It’s all a myth - Hussain H Zaidi - Monday, December 13, 2010

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Does the US interfere in the domestic affairs of Pakistan? Well, the Wikileaks revelations seem to lend credence to the belief that it does. The old, widespread belief is that Washington’s influence on Islamabad is so pervasive that no major policy decision in the country – domestic or foreign – is made without a nod from the White House or subordinate offices.

Whether it’s induction or dismissal of a government, macro-management of the economy, Pakistan’s joining or opting out of an alliance, or its deployment or withdrawal of troops – all important matters are submitted to Americans for their guidance and concurrence. Hence, in Pakistan anyone who matters, or has the ambition to be someone who matters, makes a beeline for the US ambassador, or to his or her superiors.

However, Americans and their alleged Pakistani clients deny this.

In the wake of the latest Wikileaks disclosures, a State Department spokesperson has maintained that his country only encourages, and in no way influences, healthy developments in Pakistan, such as strengthening of democracy, good governance and economic stabilisation. Similar rebuttals have been made by the spin doctors of the Pakistani ruling elite. And there is hardly any reason one should not see eye to eye with them.

Pakistan is a sovereign state, and as such is free to make its own decisions. Any hint at US influence on movers and shakers in the country or interference in its domestic affairs is groundless. And at bottom it is a conspiracy to denigrate Pakistan’s leadership, which can never compromise on national sovereignty, as well as to sour relations between the two strategic allies.

Thus, to begin with, one can safely say that Pakistan’s foreign policy has never been dictated by the US and that the country has chosen its friends and foes of its own accord. For instance, the decision to join the South-East Asia Treaty Organisation (SEATO) and the Central Treaty Organisation (CENTO) in the 1950s was Pakistan’s own. The fact that both were pro-American military alliances constitutes no ground for the assumption that the country’s admission to them was under US influence.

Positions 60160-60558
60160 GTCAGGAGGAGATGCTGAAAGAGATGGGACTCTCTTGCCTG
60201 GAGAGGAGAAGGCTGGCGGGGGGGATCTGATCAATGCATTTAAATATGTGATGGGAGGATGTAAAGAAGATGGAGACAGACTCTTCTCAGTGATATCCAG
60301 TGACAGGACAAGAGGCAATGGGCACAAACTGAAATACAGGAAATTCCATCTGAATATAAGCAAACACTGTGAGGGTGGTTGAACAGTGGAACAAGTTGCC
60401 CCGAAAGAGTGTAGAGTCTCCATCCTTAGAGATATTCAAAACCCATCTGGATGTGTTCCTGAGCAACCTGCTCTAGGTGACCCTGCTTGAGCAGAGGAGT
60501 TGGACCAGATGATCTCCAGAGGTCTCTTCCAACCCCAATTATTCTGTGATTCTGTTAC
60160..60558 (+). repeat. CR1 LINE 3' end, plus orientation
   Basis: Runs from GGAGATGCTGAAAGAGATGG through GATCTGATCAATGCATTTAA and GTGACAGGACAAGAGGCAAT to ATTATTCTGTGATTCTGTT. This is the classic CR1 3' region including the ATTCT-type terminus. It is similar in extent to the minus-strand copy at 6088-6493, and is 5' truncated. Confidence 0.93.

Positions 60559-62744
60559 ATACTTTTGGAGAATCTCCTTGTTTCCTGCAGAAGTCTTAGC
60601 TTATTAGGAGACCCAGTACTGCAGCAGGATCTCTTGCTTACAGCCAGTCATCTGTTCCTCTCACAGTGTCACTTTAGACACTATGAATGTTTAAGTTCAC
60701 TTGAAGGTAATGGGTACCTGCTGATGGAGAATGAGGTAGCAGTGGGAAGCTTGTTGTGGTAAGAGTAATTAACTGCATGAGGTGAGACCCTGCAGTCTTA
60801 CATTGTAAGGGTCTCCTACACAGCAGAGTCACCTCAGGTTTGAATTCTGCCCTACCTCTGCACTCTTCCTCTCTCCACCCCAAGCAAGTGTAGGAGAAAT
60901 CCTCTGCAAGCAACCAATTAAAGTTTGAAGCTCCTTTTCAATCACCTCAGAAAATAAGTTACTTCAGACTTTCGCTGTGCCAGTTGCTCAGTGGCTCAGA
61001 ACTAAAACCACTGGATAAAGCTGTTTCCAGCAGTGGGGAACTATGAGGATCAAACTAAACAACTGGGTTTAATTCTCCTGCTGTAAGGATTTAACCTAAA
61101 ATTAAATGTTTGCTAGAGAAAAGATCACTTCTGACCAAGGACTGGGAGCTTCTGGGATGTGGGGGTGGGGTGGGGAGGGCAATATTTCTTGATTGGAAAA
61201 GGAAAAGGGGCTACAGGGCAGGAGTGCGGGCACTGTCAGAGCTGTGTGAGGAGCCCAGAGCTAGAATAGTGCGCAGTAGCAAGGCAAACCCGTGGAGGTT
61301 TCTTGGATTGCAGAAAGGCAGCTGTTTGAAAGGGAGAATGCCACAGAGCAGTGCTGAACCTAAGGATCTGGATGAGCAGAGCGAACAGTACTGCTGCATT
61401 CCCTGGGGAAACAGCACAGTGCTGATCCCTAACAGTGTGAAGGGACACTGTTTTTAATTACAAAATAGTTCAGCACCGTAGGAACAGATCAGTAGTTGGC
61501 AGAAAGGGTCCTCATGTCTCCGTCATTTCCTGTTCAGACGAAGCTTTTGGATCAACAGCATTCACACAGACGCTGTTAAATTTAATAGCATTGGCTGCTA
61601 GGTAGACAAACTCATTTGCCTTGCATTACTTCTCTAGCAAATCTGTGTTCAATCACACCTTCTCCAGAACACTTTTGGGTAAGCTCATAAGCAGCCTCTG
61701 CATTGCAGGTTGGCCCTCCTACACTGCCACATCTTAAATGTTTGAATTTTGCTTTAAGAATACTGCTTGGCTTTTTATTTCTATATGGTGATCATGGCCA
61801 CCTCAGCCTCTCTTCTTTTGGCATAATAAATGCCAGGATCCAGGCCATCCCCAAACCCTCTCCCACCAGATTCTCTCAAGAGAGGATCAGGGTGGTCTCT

There was no American hand in the dismissal of Z A Bhutto and clamping of martial law on July 5, 1977, and the decision was solely that of Ziaul Haq and his fellow generals. Likewise, Americans had no role to play in the execution of Mr Bhutto.

Pakistan joined the Afghan war in the late 1970s on its own in the wake of the Soviet invasion of Afghanistan, only to safeguard Islam, and never fought America’s proxy war in the region. Washington’s enormous military and economic assistance to Islamabad in the course of the Afghan conflict was dictated wholly by US love for Islam; otherwise it had little interest in Moscow’s defeat.

The US only encouraged the revival of democracy in 1988, and it was in no way involved in the appointment of Ms Benazir Bhutto as prime minister. Nor was the US even consulted before the-then presidents booted out Ms Bhutto in 1990 and 1996. Similarly, Washington was never involved in the installation or sacking of the Nawaz Sharif governments, and certainly not on Oct 12, 1999.

Washington never pressurised Islamabad into joining the alliance against the Taliban regime in the wake of the 9/11 incident. Again, the decision was entirely Islamabad’s own. The subsequent inflow of the hefty US assistance to Pakistan was never used by the Americans to shape their counter-terrorism strategy. And, of course, the US didn’t for a moment support the military regime of Pervez Musharraf, which never used American crutches to survive for nearly a decade.

The Americans only encouraged Pakistan’s return to democracy and were not at all involved in the negotiations between Ms Bhutto and Mr Musharraf leading to the promulgation of that wonderful piece of legislation called the National Reconciliation Ordinance (NRO). The US has been only interested in, and did not interfere in, the subsequent political developments in Pakistan. US approval was not obtained for President Musharraf’s being forced to step down, or for Mr Zardari’s step into the Presidency. And there was little, if any, reason that US should oppose or support the reinstatement of the deposed members of the superior judiciary.

At the moment, the Americans are only encouraging Pakistan to go all out against terrorists and the United States is in no way dictating Pakistan where and when to strike the militants. The Kerry-Lugar law should not be seen as an attempt by Washington to macro-manage Islamabad’s politics and economics.

But what about drone strikes? Don’t they constitute a violation of Pakistan’s sovereignty? Well, they may, but the point to be noted is that the aerial strikes actually aim at helping Pakistan curb militancy and thus need to be looked upon as more of support than intervention.

One may also ask if the US doesn’t interfere in Pakistan politics, why do people in power or aspiring to be in power vie with one another to have access to American diplomats? Well, the answer is to be found partly in our culture of courtesy and hospitality. US diplomats on our land are our honourable guests and our norms and values dictate that they are properly taken care of, especially when the guest happens to be a lady. Besides, the Americans, being the most advanced nation on the globe, have a lot to teach us about politics and international relations, the economy and finance, and we, being a backward people, have much to learn from them. The dissemination of knowledge and information should not be look upon as intervention.

The writer is a freelance contributor based in Islamabad. Email:

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